The conditions have been met. I will remind the members of the House of where they and their team take this ruling. On page 75 in Erskine May's A treatise on the law, privileges, proceedings and usage of Parliament, “parliamentary privilege” is defined as the following: “...the sum of the peculiar rights enjoyed by each House collectively… and by Members of each House individually, without which they could not discharge their functions,...”

Without these particular rules in place, we cannot do our job. We have found out that this one piece of evidence the government has been using that actual electoral fraud took place, and therefore we need this bill, and therefore members of Parliament should vote for it, is not true. We take members' word as members of Parliament in good faith, and yet we found it not to be true.

Let us take the words directly from the member for Mississauga—Streetsville. He said, in his alleged apology:

...I rise on a point of order with respect to debate that took place on February 6.... I made a statement in the House during the debate that is not accurate [and] I just want to reflect...that I have not personally witnessed individuals retrieving voter notification cards from the garbage cans or from the mailbox[es]...of apartment buildings. I have not personally witnessed that activity and want the record to properly show that.

Here is what the member was correcting. He said:

...I want to talk a bit about this vouching system again.... On mail delivery day when the voter cards are delivered to community mailboxes in apartment buildings, many of them are discarded in the garbage can or the blue box. I have actually witnessed other people picking up the voter cards, going to the campaign office of whatever candidate they support....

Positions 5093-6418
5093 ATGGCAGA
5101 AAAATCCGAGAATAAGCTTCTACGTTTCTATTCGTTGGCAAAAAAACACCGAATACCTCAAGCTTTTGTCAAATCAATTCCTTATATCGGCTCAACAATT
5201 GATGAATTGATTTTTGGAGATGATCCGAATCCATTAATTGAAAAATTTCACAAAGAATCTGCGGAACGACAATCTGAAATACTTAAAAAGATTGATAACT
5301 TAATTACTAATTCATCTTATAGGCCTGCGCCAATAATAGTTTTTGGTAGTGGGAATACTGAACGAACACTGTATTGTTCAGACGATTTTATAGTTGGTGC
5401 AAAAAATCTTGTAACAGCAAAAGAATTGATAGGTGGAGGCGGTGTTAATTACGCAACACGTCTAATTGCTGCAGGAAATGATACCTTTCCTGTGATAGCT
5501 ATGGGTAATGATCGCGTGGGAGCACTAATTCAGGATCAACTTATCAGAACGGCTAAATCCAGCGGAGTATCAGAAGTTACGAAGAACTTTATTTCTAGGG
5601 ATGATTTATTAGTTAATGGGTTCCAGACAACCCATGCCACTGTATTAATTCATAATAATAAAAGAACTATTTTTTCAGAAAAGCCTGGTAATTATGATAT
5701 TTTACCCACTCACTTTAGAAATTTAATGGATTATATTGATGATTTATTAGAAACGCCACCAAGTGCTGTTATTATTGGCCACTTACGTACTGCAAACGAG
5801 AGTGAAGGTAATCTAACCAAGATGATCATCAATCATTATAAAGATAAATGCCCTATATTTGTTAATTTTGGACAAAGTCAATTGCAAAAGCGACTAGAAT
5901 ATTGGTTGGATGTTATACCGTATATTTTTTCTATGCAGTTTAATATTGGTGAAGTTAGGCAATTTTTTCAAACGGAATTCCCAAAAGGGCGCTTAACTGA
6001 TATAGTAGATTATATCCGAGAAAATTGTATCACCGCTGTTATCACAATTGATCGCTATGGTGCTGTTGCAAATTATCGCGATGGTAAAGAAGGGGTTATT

How the member witnessed them going to other campaign offices is a fascinating bit of evidence to me, but so be it. That will be for him to rationalize. He is visiting other campaign offices, I suppose, or maybe he only had access to one. He continued:

....going to the campaign office of whatever candidate they support and handing out these voter cards to other individuals, who then walk into voting stations with friends who vouch for them with no ID. Does the minister not believe this kind of thing will get cleaned up properly with this bill?

There it is right there: “Does the Minister not believe this kind of thing will get cleaned up properly with this bill?” He said that he had cited a problem of voter fraud. He said that he believed that voter fraud was happening, because he watched it happen, so we needed this piece of legislation to clean up that voter fraud, yes? No. It is not true. This is one piece of evidence the government has used.

We have heard the Minister of State (Democratic Reform), a term I use loosely, time and again on questions put by us, to criticisms placed before him by the Chief Electoral Officer, by experts in voting, and by Preston Manning, for goodness' sake. When we have asked this democratic reform minister about these particular problems with his bill, what did he say? He cited evidence of voter fraud. He cited concerns and conspiracy theories that this is a problem, and that is why we need the bill.

This is a solution looking for a problem, and if they cannot find the problem, they invent it. They mislead the House on the so-called fraud they have seen.